Saturday, January 16, 2016

Kid's First Instrument: A Brief History of the Trombone

Trombones are absolutely beautiful brass instruments. Many children will opt for guitars or flutes, but the trombone is a bass instrument vital to any musical composition. Many kids who choose the trombone are interested in making an impression and being seen. The trombone has been seen throughout history for hundreds of years, continuously receiving changes to its overall appearance and structure. It has stood the test of time and has earned its position as a fundamental instrument. 

Where the Trombone Came From 
In the year 1440, it is believed that the trombone made its first appearance. It was commonly referenced to as a "sackbut" just as it is today. The word "trombone" is actually the Italian translation of "sackbut". Trombones were widely used and very popular until their decline in the late 17th century, being used by city officials, royal parties, outdoor events, orchestras, and much more. Fine Italian music brought the trombone back into the spotlight during the 18th century, as Italian music swept the world with its influence.

How Trombones Are Made 
Trombones are made from fine brass, which must be melted and formed. Parts are molded from this melted metal, and are held to very particular specifications. If the parts of the trombone are not formed to these standards, the instrument will be of very poor quality. This means the trombone would be useless for anyone other than a beginner who is learning how to play; and could even be useless in this instance, as well. Once the pieces have been molded, a tube bending machine is used to give the outer and inner slides the perfect curves. After the instrument has been assembled and tested, it is cleaned, polished, and offered for sale.

Today's Use of the Trombone 
Seeing that the trombone is an incredibly popular instrument, there are several famous trombone players who have seen significant success. Al Grey, Albert Mangelsdorff, Andy Martin, and Annie Whitehead have all graced the trombone. Many aspiring middle school and high school students hope to become an influential musician with this classical instrument. From modern jazz to soothing contemporary, the trombone adds depth and character to any musical number.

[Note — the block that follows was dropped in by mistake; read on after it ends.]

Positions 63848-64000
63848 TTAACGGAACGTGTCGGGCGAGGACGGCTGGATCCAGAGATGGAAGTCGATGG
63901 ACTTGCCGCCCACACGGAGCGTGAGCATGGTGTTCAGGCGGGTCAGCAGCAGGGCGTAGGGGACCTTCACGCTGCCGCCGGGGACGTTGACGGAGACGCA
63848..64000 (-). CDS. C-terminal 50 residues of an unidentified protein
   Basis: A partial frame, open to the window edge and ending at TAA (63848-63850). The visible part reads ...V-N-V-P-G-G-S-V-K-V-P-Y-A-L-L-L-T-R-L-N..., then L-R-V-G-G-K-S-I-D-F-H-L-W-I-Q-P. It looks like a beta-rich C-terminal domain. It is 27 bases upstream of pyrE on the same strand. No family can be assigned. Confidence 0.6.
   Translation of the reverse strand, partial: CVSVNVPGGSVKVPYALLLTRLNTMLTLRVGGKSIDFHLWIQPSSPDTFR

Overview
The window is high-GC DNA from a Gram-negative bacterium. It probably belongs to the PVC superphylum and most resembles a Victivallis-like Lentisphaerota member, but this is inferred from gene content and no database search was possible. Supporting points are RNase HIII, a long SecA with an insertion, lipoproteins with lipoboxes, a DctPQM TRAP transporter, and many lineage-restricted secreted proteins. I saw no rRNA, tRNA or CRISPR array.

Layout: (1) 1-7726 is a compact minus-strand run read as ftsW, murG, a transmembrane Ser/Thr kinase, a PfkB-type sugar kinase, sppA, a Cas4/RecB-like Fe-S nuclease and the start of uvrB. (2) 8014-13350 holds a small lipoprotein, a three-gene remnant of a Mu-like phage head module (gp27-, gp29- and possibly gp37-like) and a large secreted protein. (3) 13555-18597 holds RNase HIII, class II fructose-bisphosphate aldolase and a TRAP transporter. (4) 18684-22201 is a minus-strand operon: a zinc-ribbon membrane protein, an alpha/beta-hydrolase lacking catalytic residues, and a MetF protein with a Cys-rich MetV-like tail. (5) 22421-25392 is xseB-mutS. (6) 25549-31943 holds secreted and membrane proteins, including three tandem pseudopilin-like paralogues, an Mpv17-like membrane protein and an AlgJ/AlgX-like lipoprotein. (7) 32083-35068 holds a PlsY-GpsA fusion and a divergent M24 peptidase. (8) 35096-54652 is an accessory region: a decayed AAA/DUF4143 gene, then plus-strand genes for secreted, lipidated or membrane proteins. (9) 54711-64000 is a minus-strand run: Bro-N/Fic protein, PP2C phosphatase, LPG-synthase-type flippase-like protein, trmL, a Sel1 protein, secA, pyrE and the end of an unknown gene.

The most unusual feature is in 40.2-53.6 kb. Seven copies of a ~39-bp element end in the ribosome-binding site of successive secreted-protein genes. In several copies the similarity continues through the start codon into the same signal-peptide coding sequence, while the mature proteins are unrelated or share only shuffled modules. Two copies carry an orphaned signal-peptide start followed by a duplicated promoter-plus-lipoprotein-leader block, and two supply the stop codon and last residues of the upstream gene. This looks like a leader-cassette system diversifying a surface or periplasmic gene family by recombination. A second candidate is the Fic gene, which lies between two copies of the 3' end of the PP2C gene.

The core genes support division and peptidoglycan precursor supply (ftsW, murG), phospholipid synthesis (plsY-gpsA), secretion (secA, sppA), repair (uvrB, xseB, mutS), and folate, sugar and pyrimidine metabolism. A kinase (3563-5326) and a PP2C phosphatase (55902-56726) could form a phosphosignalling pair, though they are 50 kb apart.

A child who shows interest in the trombone must be prepared for an instrument that requires months and even years of practice. However, the beautiful music it produces will give the child a wonderful sense of pride in his or her musical talents as the years progress.

12 comments:

  1. Not sure I could ever deal with trying to play a trombone. Guess I'm too old for that lol

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  2. Not a popular instrument over here. Which is a shame.

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  3. I played the trombone in my high school band! I really enjoyed it a lot. :)

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  4. I wouldn't mind learning to play. Although I'd prefer piano and guitar.

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  5. I always thought the trombone was a neat instrument. My son will be homeschooled, but I am hoping to find some local music classes he can get into. I wouldn't mind him playing the trombone, or any instrument for that matter. I hear playing instruments can help to boost your ability to learn and retain information...

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  6. Ahh! I played the clarinet and flute in middle school and then just the clarinet in high school. Playing a musical instrument can be a lot of fun.

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  7. Kids don't normally choose this instrument but it's really nice. Thanks for sharing information about it!

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  8. I never played a musical instrument, but the trombone does sound like an interesting pick. Mariah is learning the guitar and Allison wants to learn that one as well.

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  9. I only know one person who played trombone. Drums was popular around here.

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  10. I grew up in a family of musicians. You are quite with those practice time. It takes few months or even a year to learn how to play it well. Afterwards, it's a continuous learning process. It never ends.

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  11. i dont know really much about this instruments but happy to learn new things everyday!

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  12. my next door neighbor is a trombone prof at our local university. thanks for the info.

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